Avoid Post-Christmas Clutter: 15 Things You Can Easily Recycle After Christmas

By Diane MacEachern
NABBW’s Going Green Expert

Now\’s the time to think ahead to the day after Christmas — and all the stuff you may want or need to throw away. Instead of trashing it, here\’s a list of what you should easily be able to recycle.

Wrapping paper and ribbon – (keep a paper bag or box handy when you\’re unwrapping presents to make the job easy and efficient) – Shred paper to use as packing material, put aside for your kids\’ art projects, or recycle with the weekly newspapers and junk mail.

Cardboard and paper boxes – Line smaller boxes with soft towels to create a new bed for a cat or small dog; flatten any boxes you don\’t need for easier recycling.

Cell phones – Take to Best Buy, Staples, or Office Depot, or send to Collective Good, which will refurbish them, re-sell them, and share the profits with the charity of your choice.

Computers, laptops, notebooks, monitors, keyboards – Any of the office supply stores should accept them at no cost to you.

Cameras – (same)

Fax machines – (same)

Clothing – Most shelters will take t-shirts, pants, long-sleeved shirts, jackets, underwear and socks. Donate fancier clothes to the local theater company or school drama department to use as costumes.

Christmas lights – Find out where you can recycle old lights and find new, energy-efficient LEDs here.

Beverage cans, bottles and jugs – Glass, aluminum, and plastic beer, soda, juice and bottled water containers can all be recycled.

Plastic food containers – Many community recycling programs now accept plastic food trays and cartons, along with containers from yogurt, sour cream, dips, and spreads.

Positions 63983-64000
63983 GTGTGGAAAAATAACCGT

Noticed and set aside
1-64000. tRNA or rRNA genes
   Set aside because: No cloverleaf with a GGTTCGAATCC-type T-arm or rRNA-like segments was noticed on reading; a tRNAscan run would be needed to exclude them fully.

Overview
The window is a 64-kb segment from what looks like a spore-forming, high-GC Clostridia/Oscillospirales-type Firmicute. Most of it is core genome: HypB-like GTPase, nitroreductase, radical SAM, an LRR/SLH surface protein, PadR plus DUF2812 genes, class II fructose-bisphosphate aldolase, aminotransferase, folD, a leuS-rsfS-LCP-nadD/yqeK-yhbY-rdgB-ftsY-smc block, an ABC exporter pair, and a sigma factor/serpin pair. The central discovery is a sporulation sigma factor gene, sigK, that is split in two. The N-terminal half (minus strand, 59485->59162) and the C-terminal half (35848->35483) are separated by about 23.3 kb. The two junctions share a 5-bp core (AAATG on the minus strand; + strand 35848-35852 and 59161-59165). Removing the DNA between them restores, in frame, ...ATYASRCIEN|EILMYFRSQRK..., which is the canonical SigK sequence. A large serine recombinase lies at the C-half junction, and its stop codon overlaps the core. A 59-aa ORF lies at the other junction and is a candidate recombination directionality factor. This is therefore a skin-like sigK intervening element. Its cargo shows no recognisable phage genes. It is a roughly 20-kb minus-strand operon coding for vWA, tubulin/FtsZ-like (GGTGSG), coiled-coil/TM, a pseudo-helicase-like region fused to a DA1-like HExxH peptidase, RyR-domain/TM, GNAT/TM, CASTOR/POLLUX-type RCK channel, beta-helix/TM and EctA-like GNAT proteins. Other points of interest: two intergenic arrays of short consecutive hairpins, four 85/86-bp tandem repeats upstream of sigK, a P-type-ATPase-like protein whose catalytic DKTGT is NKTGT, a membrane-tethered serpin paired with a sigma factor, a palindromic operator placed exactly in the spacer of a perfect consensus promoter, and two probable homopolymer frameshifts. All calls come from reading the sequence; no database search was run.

Toys – Clean, working toys your kids have outgrown can be passed along to the children of neighbors, family, friends, day care centers, and shelters that help house children.

Christmas tree – if your community doesn\’t pick up used trees, recycle this yourself: cut the boughs off to create mulch, and use the needles to make potpourri.

Televisions and Major appliances – If you got a new appliance, ask your installer to recycle the one he removes.

Christmas cards – Cut off the part containing the signature (usually the back page), and use the front, decorated page as a Christmas gift tag for next year.

Food – Combine leftovers into stews and soups, or freeze in lunch-size portions to take to work or send to school with the kids; simmer meat and turkey bones until they make a rich broth that can be used for gravies and stock; freeze cookies, breads, and dessert bars to use over the next three months.

Diane MacEachern, the author of Big Green Purse: Use Your Spending Power to Create a Cleaner, Greener World, is passionate about empowering women to use their marketplace clout to protect the environment.

A best-selling author, successful entrepreneur, sought-after public speaker, and long-time conservationist, Diane encourages women to green the marketplace by choosing products whose use or manufacture offer the greatest environmental benefit. Through her new book, as well as her articles and speeches, she hopes to motivate women to take actions that will make a difference. She helps environmental organizations engage more women as members, activists, and donors. She also encourages companies to green their products to appeal to more women consumers.

Big Green Purse website was named “2007 Best Green Website” by FutureNow. The site offers eco-lifestyle tips and shopping suggestions, as well as opportunities to join One in a Million, a campaign to encourage one million women to shift $1,000 of their household budgets to eco-friendly products and services.

Diane MacEachern, the author of Big Green Purse: Use Your Spending Power to Create a Cleaner, Greener World, is passionate about empowering women to use their marketplace clout to protect the environment.